Another construction of lightguide tile is shown in FIGS. 6 and 7. In this design, the LEDs (5) are assembled onto a separate printed circuit board (12), along one edge, having discrete positive (13) and negative (14) “plug” tabs on adjacent sides of the PCB (12), and corresponding positive and negative spring contact receptacles (15) and (16) on the other adjacent sides. In this example, the LEDs (5) are positioned along one edge of the PCB. (Five LEDs are shown in this example but more or less may be added). The tabs may be integrally formed on the PCB in this example. The LEDs are connected with the circuitry on the PCB, and may be in series or parallel, or a combination thereof with current limiting resistors, or other control circuitry. More than two tabs/connections may be present on each side. Adjacent tile are preferably assembled in a parallel configuration as shown (positive tabs and receptacles mating on one or more sides). The lightguide substrate (2) in this example is tapered (see FIG. 7), and provided with a stepped area (25) such that the viewing area overlaps the LED area of an adjacent tile, so as to form a continuous extended lighted surface without significant seams or gaps between tiles. Obviously, other shapes and configurations of overlap are possible versus a taper, however the tapered lightguide (2) does not show any edges or features when viewed from the top-an advantage if seamless appearing tile viewing areas are desired. A bottom cover (18) encloses the lightguide tile module. A reflective sheet (19), made from materials such as white or metallized polyester film, functions as a rear reflector to increase light output to the viewing side, and also obscures all of the internal parts from view. A metallized coating on the back side of the viewing area will also hide the internal parts. When assembled, the parts basically form plugs (20) and receptacle (21) openings in the lightguide tile (FIG. 8). FIG. 8 shows multiple lightguide tiles assembled with mating tabs and receptacles, and the tapered area of the lightguide substrate overlapping and obscuring the LED area (25), forming a seamless lighted surface.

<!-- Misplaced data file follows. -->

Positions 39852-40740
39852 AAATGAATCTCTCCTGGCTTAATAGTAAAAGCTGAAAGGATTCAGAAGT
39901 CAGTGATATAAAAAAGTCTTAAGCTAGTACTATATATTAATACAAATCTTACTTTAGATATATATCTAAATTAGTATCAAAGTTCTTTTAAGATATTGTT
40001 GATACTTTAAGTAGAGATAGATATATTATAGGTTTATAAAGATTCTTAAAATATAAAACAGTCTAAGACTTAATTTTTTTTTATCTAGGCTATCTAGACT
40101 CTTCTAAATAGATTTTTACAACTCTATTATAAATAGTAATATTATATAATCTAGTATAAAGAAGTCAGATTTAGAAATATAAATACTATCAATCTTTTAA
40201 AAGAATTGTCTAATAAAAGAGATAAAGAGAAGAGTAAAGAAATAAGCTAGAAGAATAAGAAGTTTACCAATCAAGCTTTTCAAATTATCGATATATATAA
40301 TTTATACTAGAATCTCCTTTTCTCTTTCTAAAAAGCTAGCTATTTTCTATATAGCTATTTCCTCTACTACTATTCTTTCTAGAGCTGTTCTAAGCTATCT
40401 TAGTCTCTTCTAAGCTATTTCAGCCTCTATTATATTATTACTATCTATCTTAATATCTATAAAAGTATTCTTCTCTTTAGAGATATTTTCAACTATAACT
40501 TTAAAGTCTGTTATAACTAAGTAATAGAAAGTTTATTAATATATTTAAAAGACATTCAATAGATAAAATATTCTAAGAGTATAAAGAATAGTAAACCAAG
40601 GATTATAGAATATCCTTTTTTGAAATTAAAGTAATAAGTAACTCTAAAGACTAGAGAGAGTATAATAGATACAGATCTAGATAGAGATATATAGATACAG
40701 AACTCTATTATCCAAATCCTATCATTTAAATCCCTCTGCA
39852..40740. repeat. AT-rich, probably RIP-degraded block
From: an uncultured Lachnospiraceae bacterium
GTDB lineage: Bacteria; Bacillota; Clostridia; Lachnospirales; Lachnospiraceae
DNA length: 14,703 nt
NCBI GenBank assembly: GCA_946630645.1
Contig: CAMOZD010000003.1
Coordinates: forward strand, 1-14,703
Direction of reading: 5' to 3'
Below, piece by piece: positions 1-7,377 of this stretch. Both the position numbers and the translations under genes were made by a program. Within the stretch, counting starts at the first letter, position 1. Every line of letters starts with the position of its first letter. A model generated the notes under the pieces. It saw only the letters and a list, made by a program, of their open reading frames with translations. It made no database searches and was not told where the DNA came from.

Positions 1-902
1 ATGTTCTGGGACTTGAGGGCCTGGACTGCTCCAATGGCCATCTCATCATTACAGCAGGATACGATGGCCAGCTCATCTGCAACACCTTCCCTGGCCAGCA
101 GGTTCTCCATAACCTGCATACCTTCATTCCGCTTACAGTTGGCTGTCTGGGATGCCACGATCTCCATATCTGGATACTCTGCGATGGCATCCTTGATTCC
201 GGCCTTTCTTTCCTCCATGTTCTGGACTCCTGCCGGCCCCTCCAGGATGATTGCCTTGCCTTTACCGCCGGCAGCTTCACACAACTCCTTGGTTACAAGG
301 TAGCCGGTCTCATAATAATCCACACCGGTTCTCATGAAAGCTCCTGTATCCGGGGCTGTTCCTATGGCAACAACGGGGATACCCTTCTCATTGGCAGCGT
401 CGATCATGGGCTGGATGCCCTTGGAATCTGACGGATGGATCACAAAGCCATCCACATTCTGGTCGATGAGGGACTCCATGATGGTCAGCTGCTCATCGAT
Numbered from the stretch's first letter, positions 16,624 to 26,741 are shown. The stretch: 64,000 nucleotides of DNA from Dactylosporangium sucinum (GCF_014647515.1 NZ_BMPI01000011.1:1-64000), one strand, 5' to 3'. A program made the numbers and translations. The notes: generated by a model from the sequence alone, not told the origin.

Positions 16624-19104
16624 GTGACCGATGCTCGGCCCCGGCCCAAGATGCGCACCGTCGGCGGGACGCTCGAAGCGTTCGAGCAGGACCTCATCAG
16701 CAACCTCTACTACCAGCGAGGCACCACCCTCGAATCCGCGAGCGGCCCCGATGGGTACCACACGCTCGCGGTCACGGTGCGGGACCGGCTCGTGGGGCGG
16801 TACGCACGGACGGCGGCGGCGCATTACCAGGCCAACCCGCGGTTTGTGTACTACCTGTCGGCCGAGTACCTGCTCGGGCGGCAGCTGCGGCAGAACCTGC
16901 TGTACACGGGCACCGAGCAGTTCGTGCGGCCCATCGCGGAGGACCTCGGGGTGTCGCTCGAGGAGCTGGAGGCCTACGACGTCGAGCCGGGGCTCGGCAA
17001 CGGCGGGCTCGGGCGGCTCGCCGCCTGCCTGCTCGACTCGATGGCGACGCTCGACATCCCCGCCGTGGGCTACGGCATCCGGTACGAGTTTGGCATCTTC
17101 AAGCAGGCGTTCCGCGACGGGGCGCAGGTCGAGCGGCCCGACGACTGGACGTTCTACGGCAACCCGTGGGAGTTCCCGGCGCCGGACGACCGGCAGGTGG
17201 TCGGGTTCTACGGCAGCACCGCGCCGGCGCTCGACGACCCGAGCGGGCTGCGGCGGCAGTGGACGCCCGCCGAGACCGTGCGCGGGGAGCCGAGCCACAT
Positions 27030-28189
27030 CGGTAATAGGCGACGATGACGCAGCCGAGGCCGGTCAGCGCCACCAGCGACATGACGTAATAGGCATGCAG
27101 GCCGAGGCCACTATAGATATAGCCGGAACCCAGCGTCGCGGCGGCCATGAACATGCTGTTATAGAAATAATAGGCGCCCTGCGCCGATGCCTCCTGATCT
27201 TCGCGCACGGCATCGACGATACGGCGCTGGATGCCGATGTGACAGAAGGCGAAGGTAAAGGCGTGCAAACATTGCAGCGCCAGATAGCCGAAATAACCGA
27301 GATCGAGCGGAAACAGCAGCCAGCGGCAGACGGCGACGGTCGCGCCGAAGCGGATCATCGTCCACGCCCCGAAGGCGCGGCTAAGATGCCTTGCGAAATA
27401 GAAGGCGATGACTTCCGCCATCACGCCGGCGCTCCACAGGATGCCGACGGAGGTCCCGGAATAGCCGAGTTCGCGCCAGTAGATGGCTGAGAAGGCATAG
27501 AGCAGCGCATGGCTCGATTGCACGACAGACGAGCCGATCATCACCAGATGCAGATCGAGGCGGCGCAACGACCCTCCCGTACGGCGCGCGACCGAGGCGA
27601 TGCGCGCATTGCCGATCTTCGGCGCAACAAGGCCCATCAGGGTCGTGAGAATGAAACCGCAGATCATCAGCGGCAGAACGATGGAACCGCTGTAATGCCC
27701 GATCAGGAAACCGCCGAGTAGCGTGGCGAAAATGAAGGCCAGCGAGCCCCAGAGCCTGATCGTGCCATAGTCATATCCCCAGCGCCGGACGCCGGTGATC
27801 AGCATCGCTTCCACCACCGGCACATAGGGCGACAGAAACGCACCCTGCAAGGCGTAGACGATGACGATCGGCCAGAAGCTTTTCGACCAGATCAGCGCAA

Generally, the LED sources are connected in parallel between adjacent tile modules to allow multiple tiles to be powered from a specified voltage. It is desirable to keep the tiles low-voltage (˜ less than 24 volts). Within each tile, the LEDs may be in series, parallel, or a combination of series-parallel with optional current limiting resistors, to provide the most efficient energy consumption based upon the required current and voltage rating for the desired number of LEDs

A power source (10) is connected to one or more of the tiles in an array. Since in a preferred embodiment, the tile are electrically connected in parallel, a single power source/transformer can supply a wide range of total number of tiles, and connected at any location within a grid of tile. A wall-mounted plug-in small AC or DC power supply with a connecter designed to interface with the edge of the tile may supply power, or customized decorative transformers in the shape of tile may be made. The power consumption is small with a typical LED requiring 15-25 mA/LED at 1.5-5 volts, so each tile (with 4 LEDs per tile) would draw approximately 0.08 amps and ˜2 watts.